FightLine scores the round 10-9 for Garcia

Neil Magny def. Alex Garcia via unanimous decision (29-28, 30-27, 30-27)

MAIN CARD

Tom Niinimaki vs. Chas Skelly

Let’s open up the main card with featherweight action featuring Finland’s Tom Niinimaki (21-6-1) and Chas Skelly (11-1).

Round 1: Niinimaki tries for a guillotine off being taken down, but is denied and broke. Skelly moves to the back and is working a neck crank and forces the tap. A nearly-perfect night of work for Skelly.

Chas Skelly def. Tom Niinimaki via submission (rear-naked choke) at 2:35 of Round 1

James Vick vs. Valmir Lazaro

Lightweights look to light up the Octagon next, as the unbeaten James Vick (5-0) faces off with Valmir Lazaro (12-2).

Round 1: Both are looking to land kicks early. Lazaro connects to the lead leg, and Vick fires back with his own. More leg kicks from both fighters, and it appears as if Lazaro is winning that. He looks to have injured his shin and Lazaro connects with a right. Head kick by Vick a glancing blow and he adds a knee to the body that appears to hurt Lazaro for a brief moment. These two are throwing everything, and wildly, and Vick is running into a lot of big-time strikes. Vick is finding his range and hurting Lazaro, who shoots for a takedown and scores. Lazaro with a second takedown of this round, but he can’t keep Vick down. Another good exchange to end the round.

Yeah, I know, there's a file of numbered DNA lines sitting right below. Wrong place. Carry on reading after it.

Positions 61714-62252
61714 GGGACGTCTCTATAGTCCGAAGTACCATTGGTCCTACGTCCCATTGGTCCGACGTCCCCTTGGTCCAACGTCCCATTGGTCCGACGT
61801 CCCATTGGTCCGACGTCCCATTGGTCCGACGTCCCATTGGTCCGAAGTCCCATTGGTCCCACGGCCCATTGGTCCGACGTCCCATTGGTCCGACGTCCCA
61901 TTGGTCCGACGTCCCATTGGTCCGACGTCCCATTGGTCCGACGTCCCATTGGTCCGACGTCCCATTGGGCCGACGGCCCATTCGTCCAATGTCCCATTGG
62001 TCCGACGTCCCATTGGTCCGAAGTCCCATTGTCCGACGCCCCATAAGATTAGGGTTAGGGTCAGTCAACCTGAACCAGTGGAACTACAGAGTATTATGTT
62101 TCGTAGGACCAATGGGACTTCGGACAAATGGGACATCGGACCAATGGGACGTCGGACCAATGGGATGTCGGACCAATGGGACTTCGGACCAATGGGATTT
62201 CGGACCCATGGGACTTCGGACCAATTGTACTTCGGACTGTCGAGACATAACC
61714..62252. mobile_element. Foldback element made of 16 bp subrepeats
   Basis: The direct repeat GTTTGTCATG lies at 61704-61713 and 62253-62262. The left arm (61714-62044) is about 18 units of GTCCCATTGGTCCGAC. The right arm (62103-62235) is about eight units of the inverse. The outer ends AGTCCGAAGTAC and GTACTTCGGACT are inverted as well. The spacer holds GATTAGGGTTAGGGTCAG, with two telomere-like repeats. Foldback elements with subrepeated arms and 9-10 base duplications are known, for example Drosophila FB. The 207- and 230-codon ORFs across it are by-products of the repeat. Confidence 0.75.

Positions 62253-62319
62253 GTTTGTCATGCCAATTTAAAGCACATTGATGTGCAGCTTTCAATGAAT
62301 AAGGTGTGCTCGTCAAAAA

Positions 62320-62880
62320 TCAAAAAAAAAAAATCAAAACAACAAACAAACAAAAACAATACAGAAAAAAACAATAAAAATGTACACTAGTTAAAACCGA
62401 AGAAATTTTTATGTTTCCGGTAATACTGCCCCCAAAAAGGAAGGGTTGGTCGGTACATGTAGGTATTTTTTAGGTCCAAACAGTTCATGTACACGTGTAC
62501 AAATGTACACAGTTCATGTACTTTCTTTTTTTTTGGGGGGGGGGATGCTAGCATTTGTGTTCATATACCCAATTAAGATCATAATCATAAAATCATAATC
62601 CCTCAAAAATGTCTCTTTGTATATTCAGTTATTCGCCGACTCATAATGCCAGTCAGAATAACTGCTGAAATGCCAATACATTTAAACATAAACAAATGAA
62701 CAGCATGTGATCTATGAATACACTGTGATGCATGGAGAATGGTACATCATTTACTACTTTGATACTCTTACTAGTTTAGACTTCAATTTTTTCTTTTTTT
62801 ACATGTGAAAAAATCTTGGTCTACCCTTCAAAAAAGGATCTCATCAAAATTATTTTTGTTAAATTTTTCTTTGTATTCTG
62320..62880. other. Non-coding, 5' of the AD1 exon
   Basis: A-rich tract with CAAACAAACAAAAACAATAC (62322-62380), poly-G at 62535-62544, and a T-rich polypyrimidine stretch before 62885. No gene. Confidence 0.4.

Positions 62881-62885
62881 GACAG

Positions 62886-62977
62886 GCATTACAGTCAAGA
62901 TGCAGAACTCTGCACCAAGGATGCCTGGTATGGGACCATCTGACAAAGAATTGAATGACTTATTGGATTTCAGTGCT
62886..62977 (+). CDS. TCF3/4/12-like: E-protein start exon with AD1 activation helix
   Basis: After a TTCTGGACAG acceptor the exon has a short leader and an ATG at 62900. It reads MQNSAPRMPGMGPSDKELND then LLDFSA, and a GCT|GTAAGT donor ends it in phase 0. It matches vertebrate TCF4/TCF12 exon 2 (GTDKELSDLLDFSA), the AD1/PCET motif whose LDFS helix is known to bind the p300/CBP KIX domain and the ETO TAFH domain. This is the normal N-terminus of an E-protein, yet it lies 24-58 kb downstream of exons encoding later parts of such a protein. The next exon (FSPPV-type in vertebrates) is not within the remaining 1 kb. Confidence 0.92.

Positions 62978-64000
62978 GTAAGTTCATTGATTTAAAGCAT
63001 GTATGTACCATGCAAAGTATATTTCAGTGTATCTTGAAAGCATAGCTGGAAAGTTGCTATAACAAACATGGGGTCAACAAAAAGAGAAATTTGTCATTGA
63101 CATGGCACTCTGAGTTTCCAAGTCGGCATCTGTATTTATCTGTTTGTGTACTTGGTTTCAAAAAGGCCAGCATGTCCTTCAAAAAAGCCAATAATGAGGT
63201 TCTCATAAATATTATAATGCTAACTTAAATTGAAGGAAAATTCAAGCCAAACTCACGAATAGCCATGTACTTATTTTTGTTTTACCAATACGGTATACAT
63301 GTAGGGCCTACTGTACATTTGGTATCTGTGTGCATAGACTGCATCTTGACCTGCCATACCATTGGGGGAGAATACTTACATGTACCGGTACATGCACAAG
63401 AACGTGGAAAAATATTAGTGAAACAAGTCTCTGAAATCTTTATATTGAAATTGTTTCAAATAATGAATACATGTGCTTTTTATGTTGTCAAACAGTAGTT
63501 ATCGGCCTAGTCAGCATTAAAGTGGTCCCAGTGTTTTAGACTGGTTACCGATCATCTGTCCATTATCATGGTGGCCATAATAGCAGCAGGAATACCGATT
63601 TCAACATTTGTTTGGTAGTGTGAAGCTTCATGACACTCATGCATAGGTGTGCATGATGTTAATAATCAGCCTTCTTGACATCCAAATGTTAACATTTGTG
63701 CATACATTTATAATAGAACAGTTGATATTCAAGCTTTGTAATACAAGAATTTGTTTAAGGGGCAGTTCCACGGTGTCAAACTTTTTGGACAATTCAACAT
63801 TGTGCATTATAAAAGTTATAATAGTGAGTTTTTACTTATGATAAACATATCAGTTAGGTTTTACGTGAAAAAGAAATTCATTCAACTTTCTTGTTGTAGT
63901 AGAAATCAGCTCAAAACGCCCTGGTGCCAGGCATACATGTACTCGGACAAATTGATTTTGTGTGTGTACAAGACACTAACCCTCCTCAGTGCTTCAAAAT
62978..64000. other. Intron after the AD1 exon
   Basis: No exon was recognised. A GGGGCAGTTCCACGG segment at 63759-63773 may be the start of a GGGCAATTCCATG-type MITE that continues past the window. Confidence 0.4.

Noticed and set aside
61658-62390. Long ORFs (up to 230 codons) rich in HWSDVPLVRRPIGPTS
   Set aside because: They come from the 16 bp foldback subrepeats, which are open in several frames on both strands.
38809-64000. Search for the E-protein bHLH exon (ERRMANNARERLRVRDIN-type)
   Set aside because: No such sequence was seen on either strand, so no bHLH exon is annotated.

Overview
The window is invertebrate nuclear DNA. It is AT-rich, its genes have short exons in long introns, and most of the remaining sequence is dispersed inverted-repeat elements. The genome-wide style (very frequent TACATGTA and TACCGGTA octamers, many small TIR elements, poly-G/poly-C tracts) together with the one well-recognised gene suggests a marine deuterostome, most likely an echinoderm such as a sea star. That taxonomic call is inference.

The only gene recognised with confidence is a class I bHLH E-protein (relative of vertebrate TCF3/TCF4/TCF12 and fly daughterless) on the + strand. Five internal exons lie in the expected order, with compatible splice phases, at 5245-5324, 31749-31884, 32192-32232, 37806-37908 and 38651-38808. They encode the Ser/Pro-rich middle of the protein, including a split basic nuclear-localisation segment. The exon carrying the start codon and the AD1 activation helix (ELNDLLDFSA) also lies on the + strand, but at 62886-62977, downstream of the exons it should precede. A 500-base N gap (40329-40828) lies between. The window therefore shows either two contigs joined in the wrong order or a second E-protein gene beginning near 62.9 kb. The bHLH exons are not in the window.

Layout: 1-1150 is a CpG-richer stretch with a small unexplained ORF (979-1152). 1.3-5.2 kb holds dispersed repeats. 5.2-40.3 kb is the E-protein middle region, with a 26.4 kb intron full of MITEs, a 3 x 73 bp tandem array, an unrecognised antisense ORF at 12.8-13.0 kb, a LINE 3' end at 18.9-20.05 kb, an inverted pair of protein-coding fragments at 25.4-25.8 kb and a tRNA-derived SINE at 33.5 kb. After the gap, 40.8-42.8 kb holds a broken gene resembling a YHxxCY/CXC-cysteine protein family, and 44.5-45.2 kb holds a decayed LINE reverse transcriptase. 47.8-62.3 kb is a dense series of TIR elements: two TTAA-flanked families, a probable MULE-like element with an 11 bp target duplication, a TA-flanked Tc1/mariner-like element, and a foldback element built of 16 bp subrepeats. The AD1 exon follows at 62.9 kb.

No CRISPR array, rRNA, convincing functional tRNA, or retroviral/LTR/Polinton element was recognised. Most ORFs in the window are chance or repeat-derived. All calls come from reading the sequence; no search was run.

FightLine scores the round 10-9 for Lazaro

Round 2: Lazaro backing Vick down to start this round. Both men appear to have slowed it down, and Lazaro counters with a perfectly-executed combo. A lot of strikes are missing, but Lazaro has opened a cut under the left eye. Huge shot from Vick and Lazaro is wobbly, almost out on his feet. He ties up for a takedown, Vick avoids it and Lazaro comes back with a right out of nowhere. He appeared to be out, and Vick connects again. Lazaro misses and eats a head kick.

FightLine scores the round 10-9 for Vick

Round 3: Lazaro ducks under a kick and connects to the body, but he ate another right hand just before that. Vick again with the right and Lazaro shoots. He’s got him up against the fence, with Vick searching for a guillotine. Nice knees to the body by Vick and he shows his chin is still there, taking shots right to it. They stand and trade in the center of the Octagon. Vick drops him again and pounces, trying to secure a headlock. Somehow, though, Lazaro has recovered and we have a low blow. Lazaro is ready to go and Vick lands a kick to the midsection.